World Bank Prophesies ‘Over 140 Million’ Will Face Forced Migration Due to Climate Change

LONDON, ENGLAND - SEPTEMBER 01: Climate change protesters hold a banner as they stand at the entrance to The Royal Bank of Scotland's headquarters on September 1, 2009 in London, England. Climate campaigners have also been staging a week long protest camp in Blackheath south London. (Photo by Peter Macdiarmid/Getty …
Peter Macdiarmid/Getty

The World Bank has transformed itself from an international financial institution into a prophet of climate fallout, predicting in a new report that more than 143 million people will be forced to migrate by 2050 thanks to climate change.

In its report, titled “Groundswell: Preparing for Internal Climate Migration,” the World Bank declares that internal migration will be an even more serious problem than international migration, as “droughts, failing crops, rising sea levels, and storm surges” drive tens of millions to uproot from their homes and resettle in other areas of their region.

Focusing on three regions — Sub-Saharan Africa, South Asia, and Latin America – the report warns that “unless urgent climate and development action is taken, these three regions could be dealing with a combined total of over 140 million internal climate migrants by 2050.”

The choice of verbs used by the bank is especially telling, with the institution continually referring to the report’s “findings,” as if prognostication of future climate patterns and their effects on human society were something that could be “found” rather than guessed at.

To lay out a forecast with such exactitude—143 million persons by the year 2050—would be better described as “inventing” than “finding,” given that the chances that the predictions will be correct are close to zero.

Reminiscent of late-night television advertising urging viewers to “act now” to benefit from some enticing but quickly expiring deal, the World Bank immediately turns to its political message.

“But there is still a way out: with concerted action – including global efforts to cut greenhouse gas emissions, combined with robust development planning at the country level –the number of people forced to move due to climate change could be reduced by as much as 80 percent – or 100 million people,” the Bank’s website breathlessly announces.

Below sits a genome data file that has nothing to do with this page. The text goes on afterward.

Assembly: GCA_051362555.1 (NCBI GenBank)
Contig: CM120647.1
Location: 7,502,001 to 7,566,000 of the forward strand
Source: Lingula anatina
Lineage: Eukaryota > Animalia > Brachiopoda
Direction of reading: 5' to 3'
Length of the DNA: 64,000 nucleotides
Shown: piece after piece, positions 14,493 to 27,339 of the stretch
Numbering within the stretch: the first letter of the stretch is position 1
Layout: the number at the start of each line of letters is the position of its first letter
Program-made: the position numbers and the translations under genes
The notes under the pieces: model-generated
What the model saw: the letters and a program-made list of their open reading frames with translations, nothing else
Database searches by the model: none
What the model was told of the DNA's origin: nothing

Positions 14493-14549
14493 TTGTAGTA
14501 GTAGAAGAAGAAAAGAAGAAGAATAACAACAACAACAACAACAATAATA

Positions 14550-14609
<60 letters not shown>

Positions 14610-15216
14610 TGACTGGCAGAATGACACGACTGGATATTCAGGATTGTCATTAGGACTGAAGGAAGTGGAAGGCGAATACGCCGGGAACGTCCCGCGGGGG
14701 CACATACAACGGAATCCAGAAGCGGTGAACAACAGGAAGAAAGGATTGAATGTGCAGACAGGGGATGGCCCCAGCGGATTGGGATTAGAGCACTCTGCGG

All that is missing is an offer of a set of free kitchen knives and no-stick muffin tins to make the deal absolutely irresistible.

Turning to an argument from authority, the World Bank’s Chief Executive Office, Kristalina Georgieva, gives you her personal word that time is running out for taking the necessary steps to prepare for the massive migrant upheaval.

“We have a small window now, before the effects of climate change deepen, to prepare the ground for this new reality,” Ms. Georgieva declares. “Steps cities take to cope with the upward trend of arrivals from rural areas and to improve opportunities for education, training and jobs will pay long-term dividends.”

“It’s also important to help people make good decisions about whether to stay where they are or move to new locations where they are less vulnerable,” she adds.

In the full-color graphic of the report, the Bank speaks with even greater certitude, assuring readers that “by 2050—if no action is taken—there will be more than 143 million internal climate migrants” across the regions examined in the report. Gone are the tenuous “may be’s” and “could be’s,” giving way to the far more confident “will be.”

“The poorest people will be forced to move due to slow-onset climate change impacts,” the report states in language more commonly used for cancer patients. These impacts will include “decreasing crop productivity,” “shortage of water,” and “rising sea level,” the Bank tells readers.

And then comes the clincher: “Invest now to improve understanding of internal climate migration.”

“The window of opportunity is still open to secure resilience for all—but not for long,” the report warns.

The International Monetary Fund and the World Bank were both created at an international conference convened in Bretton Woods, New Hampshire, in July 1944. Unsurprisingly, the headquarters of both institutions are located in Washington DC.

The good news is, if they were created, they can also be destroyed—if they prove to have outlived their utility.

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